In 1882 the property was sold to French Benedictine monks. And within weeks, monks were again living at the abbey where work soon began on restoring the place to former glories.
Initially a temporary church was constructed. However, construction of the current abbey church started in 1906. Mostly on the footprint of the original Cistercian abbey. The new abbey church was built in the Norman Transitional and Early English styles, to the designs of architect, Frederick Arthur Walters.
The whole community of Buckfast contributed to repair the ancient foundations up to ground level. Which shows great spirit. But it’s also a marvel that no more than six monks worked on the project at any one time.
The monks employed construction methods that would have been considered primitive even in those days. For example, wooden scaffolding was held together by ropes and no safety protection was worn by the monks, despite 4 of them falling from the scaffold from great heights.
Construction continued throughout World War I which was a sensitive time. Some of the monks were of German nationality. But they remained free, on condition they were confined to the abbey grounds.
Despite the building not being finished, the abbey church was consecrated on 25 August 1932. The last stone was finally laid in late 1937 with final completion of the church the following year.
The only portion of the medieval monastery which survives is the “much restored”, former abbot’s tower, which dates from 14th or 15th century.
Buckfast Abbey grounds aren’t ‘WOW!’. More like ‘aaaaahh….’
It wasn’t even a hot day but my smartphone had started to overheat. (Sony makes some great camera phones, but they can be so unreliable at times). So I was unable to take many photos of the gardens.
What I can say is that the gardens were very well-kept and tidy. Our walk within the grounds took us through several gardens for herbs, medicines, and fruit. Amongst the few sculptures dotted around, there also lay lavender and sensory gardens.
Luckily for Ash, the grounds were not very extensive – I think she’d had enough walking this holiday.
What if I was to say something about the gardens? It would be that I wouldn’t say that the gardens weren’t breath-taking or stunning. Just simply nice. I think the idea was not to give that wow factor. More the idea of them is to put you in a state of relaxation, contemplation and prayer. After all, it’s not just a place of worship, but also a retreat.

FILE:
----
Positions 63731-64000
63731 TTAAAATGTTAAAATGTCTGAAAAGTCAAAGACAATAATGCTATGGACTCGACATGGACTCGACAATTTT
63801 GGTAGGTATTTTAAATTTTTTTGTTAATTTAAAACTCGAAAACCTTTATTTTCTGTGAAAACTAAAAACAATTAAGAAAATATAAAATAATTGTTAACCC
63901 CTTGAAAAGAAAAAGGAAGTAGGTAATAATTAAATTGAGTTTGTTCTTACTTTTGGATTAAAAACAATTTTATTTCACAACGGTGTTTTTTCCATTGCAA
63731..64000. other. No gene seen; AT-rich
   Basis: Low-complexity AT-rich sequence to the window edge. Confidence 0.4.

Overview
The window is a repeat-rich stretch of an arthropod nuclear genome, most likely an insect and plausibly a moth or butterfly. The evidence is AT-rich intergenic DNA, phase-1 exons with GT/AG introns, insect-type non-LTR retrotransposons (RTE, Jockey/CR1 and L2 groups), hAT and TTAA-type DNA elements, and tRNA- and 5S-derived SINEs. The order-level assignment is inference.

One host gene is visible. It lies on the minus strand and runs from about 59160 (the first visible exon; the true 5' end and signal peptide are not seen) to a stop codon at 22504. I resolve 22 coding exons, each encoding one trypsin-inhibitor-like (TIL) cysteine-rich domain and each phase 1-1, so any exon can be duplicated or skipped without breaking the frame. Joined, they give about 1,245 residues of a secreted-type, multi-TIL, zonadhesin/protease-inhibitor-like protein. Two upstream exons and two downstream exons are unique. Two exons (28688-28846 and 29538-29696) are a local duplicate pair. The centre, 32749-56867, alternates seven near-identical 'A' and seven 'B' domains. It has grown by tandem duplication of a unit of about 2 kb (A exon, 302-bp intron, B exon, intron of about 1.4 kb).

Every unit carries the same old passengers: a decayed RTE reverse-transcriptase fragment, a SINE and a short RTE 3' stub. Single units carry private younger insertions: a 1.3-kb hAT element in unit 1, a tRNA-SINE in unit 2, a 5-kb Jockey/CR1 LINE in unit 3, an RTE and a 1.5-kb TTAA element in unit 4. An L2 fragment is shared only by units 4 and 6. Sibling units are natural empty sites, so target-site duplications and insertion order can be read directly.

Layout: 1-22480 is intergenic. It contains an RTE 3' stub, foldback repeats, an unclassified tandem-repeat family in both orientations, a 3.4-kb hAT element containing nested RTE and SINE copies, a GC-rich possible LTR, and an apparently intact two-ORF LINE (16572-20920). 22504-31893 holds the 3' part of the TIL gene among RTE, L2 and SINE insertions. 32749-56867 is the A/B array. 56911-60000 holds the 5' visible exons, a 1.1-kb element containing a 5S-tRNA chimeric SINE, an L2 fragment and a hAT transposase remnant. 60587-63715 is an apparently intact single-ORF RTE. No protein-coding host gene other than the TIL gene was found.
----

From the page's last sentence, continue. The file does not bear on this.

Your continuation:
Aside from this, the abbey grounds were mostly just lawn with neat, tidy paths and open spaces. Areas where you don’t feel hemmed in and can open yourself up. Presumably to God.
Buckfast Abbey’s Tonic – rotten to the core?
After the walk around the grounds, we took a small lunch break in the Abbey’s restaurant. The restaurant was largely empty as we arrived a little after lunch, so we probably missed the crowds. I had some lasagne along with a lemon tart. The food was not amazing, but more comforting.
The biggest mistake was deciding to eat outside. The presence of food meant a constant presence of wasps to the point of annoyance. All were attracted to the sweet foods, not to mention the tonic wine.
I’d heard of Buckfast Tonic before. And I’d heard of other alternative tonics such as Sanatogen. But I’d never really tried the wine…..until now.
The wine we’d bought came in small cans. But you’re more likely to see it in its characteristic green bottle (brown in Ireland). My honest opinion? I’d say that the wine was OK, but I wouldn’t go out of my way to buy it again. In fact the taste was forgettable. Ash thought it was in her words, ‘rotten’.
Buckfast tonic is a caffeinated fortified wine originally made by the abbey monks. It’s said to have more caffeine drop for drop than Red Bull! The wine is based on a traditional French recipe. First made in the 1890s, it was sold in small quantities as a medicine using the slogan, “Three small glasses a day, for good health and lively blood”.
It became a popular drink in the UK and Ireland amongst the working class and students. Although the drink still retains its reputation as a health tonic, it also has a reputation of causing dark social consequences.
If you’re mixing caffeine with alcohol, you can only imagine!
An anti-social tonic
Despite being marketed as a tonic, Buckfast has become notorious in Scotland for its association with antisocial behaviour.